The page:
The Another

    Italy’s hardline stance on immigration has failed



    When she took office in the fall of 2022, the Italian President of the Council Giorgia Meloni promised to resolve, once and for all, the issue of migration, which had been a core topic of hers when she was on the opposition benches. Having come to power at the head of a coalition formed with Matteo Salvini’s right-wing and populist League – always ready to outdo one another on this subject – she stated the objectives of her migration policy at the end of her October 25 inaugural speech. At that point, there was talk of implementing a naval blockade that was supposed to put a stop to illegal landings, and of building new “hot spots” [migrant registration and identification centers] in African territories, where asylum applications would be processed before organizing a distribution of people entitled to asylum among European Union states.

    Read more Article reserved for our subscribers Giorgia Meloni, ‘il presidente’ of Italy’s Council of Ministers

    The whole thing was accompanied by reference to an ill-defined development aid policy within the framework of a nebulous “Mattei Plan for Africa,” invoking the spirit of Enrico Mattei, a pioneer in the Italian hydrocarbon sector. The founder of national energy giant ENI, celebrated for his positions in favor of African decolonization movements, Mattei is associated with a form of benevolent Third Worldism in the Italian historical imagination, relaying the influence of Rome in its Mediterranean neighborhood. As winter approached, the migration issue was less pressing, and the state of grace enjoyed by the head of the government, with the excellent results achieved by her party, made it possible to set out such grandiose visions.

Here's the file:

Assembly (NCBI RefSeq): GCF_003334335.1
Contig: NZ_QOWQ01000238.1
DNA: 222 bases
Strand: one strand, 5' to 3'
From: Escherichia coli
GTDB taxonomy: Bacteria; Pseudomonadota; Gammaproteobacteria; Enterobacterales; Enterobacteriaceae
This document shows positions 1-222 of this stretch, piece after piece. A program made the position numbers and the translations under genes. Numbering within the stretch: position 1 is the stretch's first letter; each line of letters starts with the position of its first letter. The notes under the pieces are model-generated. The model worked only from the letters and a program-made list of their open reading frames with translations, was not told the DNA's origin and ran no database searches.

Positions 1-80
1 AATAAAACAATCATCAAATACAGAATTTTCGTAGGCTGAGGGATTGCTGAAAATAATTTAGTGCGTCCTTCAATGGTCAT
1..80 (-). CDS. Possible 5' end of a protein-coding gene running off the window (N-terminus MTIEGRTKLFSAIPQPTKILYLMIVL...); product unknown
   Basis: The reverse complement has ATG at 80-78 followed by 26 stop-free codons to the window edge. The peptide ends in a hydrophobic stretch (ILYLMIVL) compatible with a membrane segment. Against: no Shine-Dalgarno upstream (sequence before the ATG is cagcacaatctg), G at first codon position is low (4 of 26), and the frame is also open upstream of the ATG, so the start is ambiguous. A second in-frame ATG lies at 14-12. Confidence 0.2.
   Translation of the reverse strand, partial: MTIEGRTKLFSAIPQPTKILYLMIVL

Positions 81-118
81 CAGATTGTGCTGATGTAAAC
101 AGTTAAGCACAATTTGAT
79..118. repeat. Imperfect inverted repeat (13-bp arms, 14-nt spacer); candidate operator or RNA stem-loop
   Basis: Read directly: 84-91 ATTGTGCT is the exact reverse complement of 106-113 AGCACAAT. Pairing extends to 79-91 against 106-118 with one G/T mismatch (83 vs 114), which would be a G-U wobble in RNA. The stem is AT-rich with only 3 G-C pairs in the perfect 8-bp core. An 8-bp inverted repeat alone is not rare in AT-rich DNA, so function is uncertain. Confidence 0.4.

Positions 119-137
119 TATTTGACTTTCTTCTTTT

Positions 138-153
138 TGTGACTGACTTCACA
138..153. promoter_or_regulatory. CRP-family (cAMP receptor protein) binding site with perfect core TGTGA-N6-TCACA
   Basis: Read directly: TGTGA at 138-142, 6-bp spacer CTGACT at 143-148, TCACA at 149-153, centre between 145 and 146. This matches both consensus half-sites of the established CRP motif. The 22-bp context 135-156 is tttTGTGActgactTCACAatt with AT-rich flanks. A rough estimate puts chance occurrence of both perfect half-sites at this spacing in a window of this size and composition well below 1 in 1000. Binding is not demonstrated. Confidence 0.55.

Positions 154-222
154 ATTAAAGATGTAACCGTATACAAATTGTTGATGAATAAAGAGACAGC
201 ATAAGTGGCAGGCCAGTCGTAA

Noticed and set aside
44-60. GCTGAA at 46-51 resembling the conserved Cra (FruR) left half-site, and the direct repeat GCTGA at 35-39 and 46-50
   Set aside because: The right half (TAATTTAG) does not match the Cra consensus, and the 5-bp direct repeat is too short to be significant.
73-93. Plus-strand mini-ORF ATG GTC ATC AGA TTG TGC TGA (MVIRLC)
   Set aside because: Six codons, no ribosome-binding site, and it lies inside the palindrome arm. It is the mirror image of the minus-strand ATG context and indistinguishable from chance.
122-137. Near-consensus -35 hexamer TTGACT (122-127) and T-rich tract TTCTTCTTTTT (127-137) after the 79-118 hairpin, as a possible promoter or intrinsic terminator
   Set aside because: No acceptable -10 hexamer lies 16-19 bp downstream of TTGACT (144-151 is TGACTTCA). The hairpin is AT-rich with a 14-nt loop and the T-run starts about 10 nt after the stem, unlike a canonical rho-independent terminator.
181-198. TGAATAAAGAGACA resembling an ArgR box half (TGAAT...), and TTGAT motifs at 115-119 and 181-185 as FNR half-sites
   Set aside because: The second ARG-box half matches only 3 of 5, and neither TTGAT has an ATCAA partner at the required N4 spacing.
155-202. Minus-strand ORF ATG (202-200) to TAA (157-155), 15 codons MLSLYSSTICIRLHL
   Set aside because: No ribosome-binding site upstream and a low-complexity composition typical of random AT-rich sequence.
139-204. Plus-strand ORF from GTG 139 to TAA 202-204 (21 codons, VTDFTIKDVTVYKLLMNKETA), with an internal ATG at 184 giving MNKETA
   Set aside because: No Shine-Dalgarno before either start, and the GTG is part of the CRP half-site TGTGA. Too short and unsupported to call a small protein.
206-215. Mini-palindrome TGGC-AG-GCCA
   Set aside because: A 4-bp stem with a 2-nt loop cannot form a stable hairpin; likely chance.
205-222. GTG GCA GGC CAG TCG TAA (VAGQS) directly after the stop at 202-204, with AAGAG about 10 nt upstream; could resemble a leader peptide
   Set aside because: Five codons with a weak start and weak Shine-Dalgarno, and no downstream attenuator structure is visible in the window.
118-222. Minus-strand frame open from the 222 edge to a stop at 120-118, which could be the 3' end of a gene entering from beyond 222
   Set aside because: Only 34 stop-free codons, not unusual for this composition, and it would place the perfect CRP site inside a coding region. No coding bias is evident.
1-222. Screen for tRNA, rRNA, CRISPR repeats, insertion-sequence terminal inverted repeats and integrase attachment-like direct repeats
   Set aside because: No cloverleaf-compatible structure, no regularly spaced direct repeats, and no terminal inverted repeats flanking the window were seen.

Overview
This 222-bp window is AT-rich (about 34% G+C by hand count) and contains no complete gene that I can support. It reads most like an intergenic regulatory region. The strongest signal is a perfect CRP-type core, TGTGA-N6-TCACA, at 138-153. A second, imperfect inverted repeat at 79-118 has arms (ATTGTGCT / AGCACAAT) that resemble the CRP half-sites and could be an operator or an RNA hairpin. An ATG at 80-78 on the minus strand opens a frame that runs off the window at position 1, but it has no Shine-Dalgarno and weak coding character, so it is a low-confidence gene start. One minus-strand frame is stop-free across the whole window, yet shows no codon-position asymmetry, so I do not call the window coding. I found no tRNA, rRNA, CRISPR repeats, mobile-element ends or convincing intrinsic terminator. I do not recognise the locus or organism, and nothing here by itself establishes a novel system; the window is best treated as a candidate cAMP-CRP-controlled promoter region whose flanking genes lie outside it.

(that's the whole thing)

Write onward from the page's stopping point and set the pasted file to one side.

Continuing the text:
Six months later, the stated ambitions of the Meloni government have hit the wall of reality. The hypothetical naval blockade is impossible to actually implement and was the first thing to disappear. Meanwhile, “hot spot” projects have also receded. A new illegal migration route from eastern Libya opened this winter. Crossings from Tunisia have also been increasing. Italian coasts have seen a return of horrific shipwrecks, with the death of more than 90 people off the coast of Calabria on February 26.

    A massacre in dribs and drabs

    Landings on the small island of Lampedusa, 140 kilometers from the Tunisian coast, are a harbinger of a summer of tension. They have become a daily occurrence since the arrival of spring. On April 26 alone, 1,078 arrivals were recorded. Reception facilities, where journalists are not allowed, are overwhelmed. Meanwhile dozens of people disappear at sea and corpses are washed up on the island’s shores, hinting at a massacre in dribs and drabs.

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